thumbnail

Measurement and modeling of polychlorinated biphenyl bioaccumulation from sediment for the marine polychaete neanthes arenaceodentata and response to sorbent amendment

Environmental Science and Technology

By:
, , ,
DOI: 10.1021/es901632e

Links

Abstract

Bioaccumulation rates of polychlorinated biphenyls (PCBs) for the marine polychaete Neanthes arenaceodentata were characterized, including PCB uptake rates from water and sediment, and the effect of sorbent amendment to the sediment on PCB bioavailability, organism growth, and lipid content. Physiological parameters were incorporated into a biodynamic model to predict contaminant uptake. The results indicate rapid PCB uptake from contaminated sediment and significant organism growth dilution during time-series exposure studies. PCB uptake from the aqueous phase accounted for less than 3% of the total uptake for this deposit-feeder. Proportional increase of gut residence time and assimilation efficiency as a consequence of the organism's growth was assessed by PCB uptake and a reactor theory model of gut architecture. Pulse-chase feeding and multilabeled stable isotope tracing techniques proved high sediment ingestion rates (i.e., 6?10 times of dry body weight per day) indicating that such deposit-feeders are promising biological indicators for sediment risk assessment. Activated carbon amendment reduced PCB uptake by 95% in laboratory experiments with no observed adverse growth effects on the marine polychaete. Biodynamic modeling explained the observed PCB body burdens for N. arenaceodentata, with and without sorbent amendment. ?? 2009 American Chemical Society.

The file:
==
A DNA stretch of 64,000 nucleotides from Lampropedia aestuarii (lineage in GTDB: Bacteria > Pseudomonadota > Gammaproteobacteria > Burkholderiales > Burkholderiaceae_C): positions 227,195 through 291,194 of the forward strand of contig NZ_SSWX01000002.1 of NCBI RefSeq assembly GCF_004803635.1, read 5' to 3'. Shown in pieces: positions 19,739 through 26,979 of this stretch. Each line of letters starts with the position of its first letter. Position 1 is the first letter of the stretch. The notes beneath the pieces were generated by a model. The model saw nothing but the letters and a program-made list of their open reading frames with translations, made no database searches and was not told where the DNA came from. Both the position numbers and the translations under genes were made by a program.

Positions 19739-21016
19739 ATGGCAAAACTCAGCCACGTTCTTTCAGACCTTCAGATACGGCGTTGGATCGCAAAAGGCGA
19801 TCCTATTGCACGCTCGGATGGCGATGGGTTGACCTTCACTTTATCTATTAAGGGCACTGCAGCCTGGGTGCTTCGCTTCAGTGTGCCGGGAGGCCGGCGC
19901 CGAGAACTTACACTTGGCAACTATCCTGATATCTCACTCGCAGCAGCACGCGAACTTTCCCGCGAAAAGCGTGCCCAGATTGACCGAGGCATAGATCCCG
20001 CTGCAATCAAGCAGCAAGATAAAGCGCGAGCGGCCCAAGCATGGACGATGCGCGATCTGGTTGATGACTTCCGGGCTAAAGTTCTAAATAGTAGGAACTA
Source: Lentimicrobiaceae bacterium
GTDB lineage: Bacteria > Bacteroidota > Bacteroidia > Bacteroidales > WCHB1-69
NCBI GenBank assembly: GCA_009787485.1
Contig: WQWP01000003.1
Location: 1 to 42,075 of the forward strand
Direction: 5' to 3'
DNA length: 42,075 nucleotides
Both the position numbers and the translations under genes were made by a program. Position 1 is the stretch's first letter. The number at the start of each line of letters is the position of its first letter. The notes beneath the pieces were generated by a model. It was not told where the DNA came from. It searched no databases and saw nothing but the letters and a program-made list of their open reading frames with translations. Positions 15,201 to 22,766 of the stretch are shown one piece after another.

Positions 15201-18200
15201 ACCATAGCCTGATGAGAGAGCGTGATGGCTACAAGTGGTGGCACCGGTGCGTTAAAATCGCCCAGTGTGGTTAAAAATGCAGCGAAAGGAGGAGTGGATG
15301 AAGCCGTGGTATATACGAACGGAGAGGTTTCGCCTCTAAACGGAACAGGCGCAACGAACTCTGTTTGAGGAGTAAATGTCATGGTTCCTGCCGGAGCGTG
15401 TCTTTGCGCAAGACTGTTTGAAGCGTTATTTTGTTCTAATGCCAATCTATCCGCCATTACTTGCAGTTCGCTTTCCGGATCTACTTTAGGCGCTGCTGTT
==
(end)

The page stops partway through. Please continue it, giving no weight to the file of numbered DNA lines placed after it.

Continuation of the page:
Additional Publication Details

Publication type:
Article
Publication Subtype:
Journal Article
Title:
Measurement and modeling of polychlorinated biphenyl bioaccumulation from sediment for the marine polychaete neanthes arenaceodentata and response to sorbent amendment
Series title:
Environmental Science and Technology
DOI:
10.1021/es901632e
Volume
44
Issue:
8
Year Published:
2010
Language:
English
Larger Work Type:
Article
Larger Work Subtype:
Journal Article
Larger Work Title:
Environmental Science and Technology
First page:
2857
Last page:
2863
Number of Pages:
7